Up-and-coming sports reporter rescues a homeless man ("Champ") only to discover that he is, in fact, a boxing legend believed to have passed away. What begins as an opportunity to resurrect Champ's story and escape the shadow of his father's success becomes a personal journey as the ambitious reporter reexamines his own life and his relationship with his family.
Samuel L. Jackson,
An aimless young man who is scalping tickets, gambling and drinking, agrees to coach a Little League team from the Cabrini Green housing project in Chicago as a condition of getting a loan from a friend.
When young Jay Moriarity discovers that the mythic Mavericks surf break, one of the biggest waves on Earth, exists just miles from his Santa Cruz home, he enlists the help of local legend Frosty Hesson to train him to survive it.
40 years ago, Don Haskins went on the recruiting trail to find the best talent in the land, black or white. 7 blacks and 5 whites made up the legendary 1965-66 Texas Western Miners. They were mocked and ridiculed for their showboating and flaunting of black players on the court. Yet, in the face of seemingly insurmountable odds, Haskins and his Miners came together as a team united to reach the National Championship game against powerhouse Kentucky. Written by
Prosthetic ears, cheeks, and nose was added to Jon Voight to make his angular face more rounded like Coach Adolph Rupp. See more »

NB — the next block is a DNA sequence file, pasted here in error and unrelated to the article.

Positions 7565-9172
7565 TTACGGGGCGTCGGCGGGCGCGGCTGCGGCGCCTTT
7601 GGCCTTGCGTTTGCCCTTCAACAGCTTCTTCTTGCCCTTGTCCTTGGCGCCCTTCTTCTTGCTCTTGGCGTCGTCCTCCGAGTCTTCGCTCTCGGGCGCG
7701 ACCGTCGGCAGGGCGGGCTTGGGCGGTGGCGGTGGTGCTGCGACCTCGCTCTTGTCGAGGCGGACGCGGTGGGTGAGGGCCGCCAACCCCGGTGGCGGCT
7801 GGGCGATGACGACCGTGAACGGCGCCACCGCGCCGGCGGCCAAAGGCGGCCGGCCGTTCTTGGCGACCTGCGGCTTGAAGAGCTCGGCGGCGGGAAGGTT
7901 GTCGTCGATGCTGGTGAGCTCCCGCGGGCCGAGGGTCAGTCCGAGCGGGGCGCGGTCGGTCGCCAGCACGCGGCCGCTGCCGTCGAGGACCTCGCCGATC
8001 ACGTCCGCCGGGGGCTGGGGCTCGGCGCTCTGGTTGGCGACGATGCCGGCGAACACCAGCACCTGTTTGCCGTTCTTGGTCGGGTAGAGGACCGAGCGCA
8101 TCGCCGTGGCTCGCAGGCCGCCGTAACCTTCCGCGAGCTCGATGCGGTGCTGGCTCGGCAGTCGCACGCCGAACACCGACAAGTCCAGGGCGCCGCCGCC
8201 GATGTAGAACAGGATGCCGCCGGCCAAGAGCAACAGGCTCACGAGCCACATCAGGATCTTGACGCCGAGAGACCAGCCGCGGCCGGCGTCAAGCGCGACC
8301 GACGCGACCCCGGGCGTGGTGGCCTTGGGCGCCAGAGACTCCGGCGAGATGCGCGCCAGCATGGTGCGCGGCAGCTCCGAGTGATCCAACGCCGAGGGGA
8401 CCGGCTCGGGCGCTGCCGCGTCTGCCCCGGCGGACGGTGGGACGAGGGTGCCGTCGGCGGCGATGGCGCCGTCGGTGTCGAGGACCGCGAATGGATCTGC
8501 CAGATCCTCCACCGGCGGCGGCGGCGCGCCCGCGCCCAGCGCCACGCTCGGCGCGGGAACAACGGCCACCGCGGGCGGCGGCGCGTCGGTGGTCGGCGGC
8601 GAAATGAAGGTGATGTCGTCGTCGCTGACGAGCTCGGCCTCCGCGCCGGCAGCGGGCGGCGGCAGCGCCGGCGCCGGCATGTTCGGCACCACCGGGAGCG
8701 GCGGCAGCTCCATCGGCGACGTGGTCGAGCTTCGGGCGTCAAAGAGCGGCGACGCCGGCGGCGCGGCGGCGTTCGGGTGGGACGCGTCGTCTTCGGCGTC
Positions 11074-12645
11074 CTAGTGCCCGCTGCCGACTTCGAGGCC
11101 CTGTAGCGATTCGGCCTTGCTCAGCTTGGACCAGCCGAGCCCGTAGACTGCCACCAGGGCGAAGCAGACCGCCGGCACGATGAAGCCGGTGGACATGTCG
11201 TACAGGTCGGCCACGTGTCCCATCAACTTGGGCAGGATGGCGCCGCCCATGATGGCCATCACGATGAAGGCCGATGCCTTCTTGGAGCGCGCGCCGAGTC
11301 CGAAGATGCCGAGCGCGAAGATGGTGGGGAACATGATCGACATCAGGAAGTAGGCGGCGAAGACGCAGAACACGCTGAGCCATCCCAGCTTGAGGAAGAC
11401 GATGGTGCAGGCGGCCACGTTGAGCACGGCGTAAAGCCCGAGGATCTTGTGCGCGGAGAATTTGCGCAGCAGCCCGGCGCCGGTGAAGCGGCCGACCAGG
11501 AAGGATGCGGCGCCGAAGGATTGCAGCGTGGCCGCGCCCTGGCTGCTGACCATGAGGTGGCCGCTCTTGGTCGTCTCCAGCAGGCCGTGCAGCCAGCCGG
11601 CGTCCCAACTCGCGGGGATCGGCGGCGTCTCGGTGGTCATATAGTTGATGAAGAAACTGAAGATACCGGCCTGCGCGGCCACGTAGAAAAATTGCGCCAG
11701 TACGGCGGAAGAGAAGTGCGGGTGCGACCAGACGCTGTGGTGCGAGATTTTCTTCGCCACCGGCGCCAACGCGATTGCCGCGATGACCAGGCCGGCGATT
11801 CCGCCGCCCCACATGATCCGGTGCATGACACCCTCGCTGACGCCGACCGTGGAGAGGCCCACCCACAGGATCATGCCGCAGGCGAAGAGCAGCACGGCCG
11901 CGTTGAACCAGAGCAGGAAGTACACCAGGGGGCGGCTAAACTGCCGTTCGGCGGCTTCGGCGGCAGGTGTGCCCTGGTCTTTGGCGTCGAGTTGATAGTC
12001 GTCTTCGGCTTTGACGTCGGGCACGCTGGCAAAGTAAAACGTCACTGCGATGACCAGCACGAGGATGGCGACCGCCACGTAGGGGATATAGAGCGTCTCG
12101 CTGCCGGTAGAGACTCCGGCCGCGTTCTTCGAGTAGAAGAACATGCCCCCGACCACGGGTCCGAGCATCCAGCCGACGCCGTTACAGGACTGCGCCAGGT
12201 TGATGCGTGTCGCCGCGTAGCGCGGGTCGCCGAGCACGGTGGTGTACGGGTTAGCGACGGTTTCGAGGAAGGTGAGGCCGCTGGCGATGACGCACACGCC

"Down in the Boondocks" (1969) by Billy Joe Royal is playing in 1966.
The song was released in 1965, not'69 so it would of been accurate for the scene. See more »
Coach Don Haskins:
Hey, hey, Winnaker, Winnaker, do you want me to get you a skirt? I'll get you a skirt if you keep playing like a girl!
See more »
During the credits, an inset shows several of the actual people involved (Don Haskins, David Lattin, Pat Riley, Orsten Artis, Willie Worsley, Harry Flournoy, and Nevil Shed) commenting about the championship game and its implications. Video of that game is also shown. See more »
Started Slow - but got better and better and better ...
This 2 hour movie is pretty lackluster for the first 50 minutes or so. Then it picks up and the intensity builds and builds right to the end. It's simply one of those great sports movie that's really well done.
This is the story based on one of the most historic series of games in basketball history. A "minor" coach hired is hired to coach an equally "minor" Texas basketball team - but decides to do something different. He hires black players to play ... the year is 1965.
Because it's based on true events it has an immediate interest value. The fact that it deals with the colorblind "win or lose" dictum of sports coupled with racial tensions makes it all the more potentially interesting.
The movie delivers the goods: great performances and a lot of sports suspense. However, you have give it chance - the first one forth of the show is kind of slow.
For basketball fans and general audiences alike - this is a good movie worth checking out.
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